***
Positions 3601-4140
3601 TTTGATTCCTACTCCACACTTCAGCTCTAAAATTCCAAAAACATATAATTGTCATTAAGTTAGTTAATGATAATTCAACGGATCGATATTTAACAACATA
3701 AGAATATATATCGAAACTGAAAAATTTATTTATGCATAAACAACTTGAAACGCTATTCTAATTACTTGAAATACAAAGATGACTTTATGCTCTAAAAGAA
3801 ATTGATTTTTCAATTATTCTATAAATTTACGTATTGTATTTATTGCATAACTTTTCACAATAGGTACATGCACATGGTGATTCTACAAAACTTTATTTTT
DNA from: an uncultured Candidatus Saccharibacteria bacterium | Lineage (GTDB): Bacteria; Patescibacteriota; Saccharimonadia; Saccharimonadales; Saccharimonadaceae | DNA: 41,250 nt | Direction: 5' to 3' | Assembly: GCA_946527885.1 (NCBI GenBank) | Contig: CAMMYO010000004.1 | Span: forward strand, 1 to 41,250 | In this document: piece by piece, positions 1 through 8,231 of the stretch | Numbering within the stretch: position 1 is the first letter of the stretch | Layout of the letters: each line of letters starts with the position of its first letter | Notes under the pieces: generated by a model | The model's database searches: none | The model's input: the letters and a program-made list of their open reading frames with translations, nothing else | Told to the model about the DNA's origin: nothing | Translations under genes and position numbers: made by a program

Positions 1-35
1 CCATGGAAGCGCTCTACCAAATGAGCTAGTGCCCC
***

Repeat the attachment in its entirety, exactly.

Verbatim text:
Positions 3601-4140
3601 TTTGATTCCTACTCCACACTTCAGCTCTAAAATTCCAAAAACATATAATTGTCATTAAGTTAGTTAATGATAATTCAACGGATCGATATTTAACAACATA
3701 AGAATATATATCGAAACTGAAAAATTTATTTATGCATAAACAACTTGAAACGCTATTCTAATTACTTGAAATACAAAGATGACTTTATGCTCTAAAAGAA
3801 ATTGATTTTTCAATTATTCTATAAATTTACGTATTGTATTTATTGCATAACTTTTCACAATAGGTACATGCACATGGTGATTCTACAAAACTTTATTTTT
DNA from: an uncultured Candidatus Saccharibacteria bacterium | Lineage (GTDB): Bacteria; Patescibacteriota; Saccharimonadia; Saccharimonadales; Saccharimonadaceae | DNA: 41,250 nt | Direction: 5' to 3' | Assembly: GCA_946527885.1 (NCBI GenBank) | Contig: CAMMYO010000004.1 | Span: forward strand, 1 to 41,250 | In this document: piece by piece, positions 1 through 8,231 of the stretch | Numbering within the stretch: position 1 is the first letter of the stretch | Layout of the letters: each line of letters starts with the position of its first letter | Notes under the pieces: generated by a model | The model's database searches: none | The model's input: the letters and a program-made list of their open reading frames with translations, nothing else | Told to the model about the DNA's origin: nothing | Translations under genes and position numbers: made by a program

Positions 1-35
1 CCATGGAAGCGCTCTACCAAATGAGCTAGTGCCCC